The Genesis of the Near and Middle East in the
NEAR EAST OR MIDDLE EAST maps were first drawn at the height of intense interest in what Karl Marx labeled “the Eternal Eastern Question.”1 It was the content of this question that defined the geography of this region that came to be known as the modern Middle East. Later attempts to give a consistent geographical or cultural definition to the term all followed major international developments or were made in anticipation of major geostrategic shifts, ultimately creating multiple “Middle Easts” that were based on different sets of criteria.2 Two such attempts in recent memory were the redrawing of the Middle East following the end of the Cold War and the Greater Middle East Partnership discussed in the G-8 summit in 2004.3
Despite staying at the center of international politics for more than a century, the region still has no standard textbook definition.4 In the popular imagination as well as academic studies, the Middle East is often conceived of as the locus of an international question rather than a geographically or culturally definable region. Except for the questions it posed, there is hardly any common element that defines the various “Middle Easts” constructed in the media, academic scholarship, and political agencies. As the nature and scope of the Middle Eastern Question change, so do the region’s boundaries. There has been no secular organizing principle to make the Middle East a meaningful region other than a historical memory built by the very term itself.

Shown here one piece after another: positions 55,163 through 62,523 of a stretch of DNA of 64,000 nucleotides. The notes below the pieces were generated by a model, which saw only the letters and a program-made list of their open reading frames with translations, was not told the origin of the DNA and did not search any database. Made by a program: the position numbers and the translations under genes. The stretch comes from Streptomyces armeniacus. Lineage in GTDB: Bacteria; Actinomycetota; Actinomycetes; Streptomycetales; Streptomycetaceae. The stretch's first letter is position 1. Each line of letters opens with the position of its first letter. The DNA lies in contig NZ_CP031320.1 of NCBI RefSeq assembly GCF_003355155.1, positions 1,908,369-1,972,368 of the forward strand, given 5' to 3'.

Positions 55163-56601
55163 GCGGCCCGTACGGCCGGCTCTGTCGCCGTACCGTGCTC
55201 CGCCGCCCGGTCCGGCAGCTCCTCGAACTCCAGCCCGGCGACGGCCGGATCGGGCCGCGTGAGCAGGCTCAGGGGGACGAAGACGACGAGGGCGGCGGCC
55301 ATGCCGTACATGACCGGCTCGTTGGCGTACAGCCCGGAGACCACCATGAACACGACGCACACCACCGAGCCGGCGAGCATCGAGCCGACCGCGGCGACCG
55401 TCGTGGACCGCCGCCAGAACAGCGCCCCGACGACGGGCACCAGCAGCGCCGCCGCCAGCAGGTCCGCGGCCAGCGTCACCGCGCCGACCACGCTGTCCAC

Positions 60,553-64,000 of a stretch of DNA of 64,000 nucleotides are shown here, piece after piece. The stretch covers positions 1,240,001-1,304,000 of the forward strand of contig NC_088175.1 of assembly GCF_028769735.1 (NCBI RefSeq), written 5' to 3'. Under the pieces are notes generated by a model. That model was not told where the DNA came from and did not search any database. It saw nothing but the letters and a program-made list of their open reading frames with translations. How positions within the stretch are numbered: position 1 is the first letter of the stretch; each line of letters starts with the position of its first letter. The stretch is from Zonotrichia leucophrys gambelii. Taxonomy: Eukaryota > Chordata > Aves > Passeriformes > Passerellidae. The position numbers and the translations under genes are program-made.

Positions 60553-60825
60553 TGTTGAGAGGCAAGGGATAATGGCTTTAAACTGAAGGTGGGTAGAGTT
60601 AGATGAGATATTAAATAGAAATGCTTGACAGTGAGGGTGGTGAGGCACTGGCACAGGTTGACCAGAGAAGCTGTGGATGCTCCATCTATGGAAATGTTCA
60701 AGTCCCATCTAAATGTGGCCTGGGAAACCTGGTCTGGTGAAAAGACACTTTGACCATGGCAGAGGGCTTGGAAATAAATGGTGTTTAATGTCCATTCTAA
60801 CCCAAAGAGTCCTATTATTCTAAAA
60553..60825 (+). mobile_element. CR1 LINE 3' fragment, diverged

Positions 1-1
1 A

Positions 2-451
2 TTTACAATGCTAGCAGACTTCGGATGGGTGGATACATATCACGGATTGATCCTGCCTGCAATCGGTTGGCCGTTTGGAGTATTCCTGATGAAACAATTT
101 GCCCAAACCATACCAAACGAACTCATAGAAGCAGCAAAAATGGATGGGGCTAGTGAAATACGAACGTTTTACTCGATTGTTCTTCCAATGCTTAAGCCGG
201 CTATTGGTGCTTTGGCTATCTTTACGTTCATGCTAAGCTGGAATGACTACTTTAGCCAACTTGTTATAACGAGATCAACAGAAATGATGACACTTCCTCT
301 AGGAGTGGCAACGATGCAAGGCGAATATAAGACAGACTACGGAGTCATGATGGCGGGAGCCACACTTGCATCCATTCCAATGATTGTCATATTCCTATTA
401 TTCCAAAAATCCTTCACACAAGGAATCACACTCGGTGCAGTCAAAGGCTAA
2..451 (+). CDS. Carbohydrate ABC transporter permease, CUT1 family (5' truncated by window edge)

At the beginning of the nineteenth century, the term “the Eastern Question” was generically applied to almost all conflicts taking place in Eastern Europe, including those in Poland, Macedonia, and the Caucasus. Toward the late nineteenth century, however, within the context of a broader confrontation between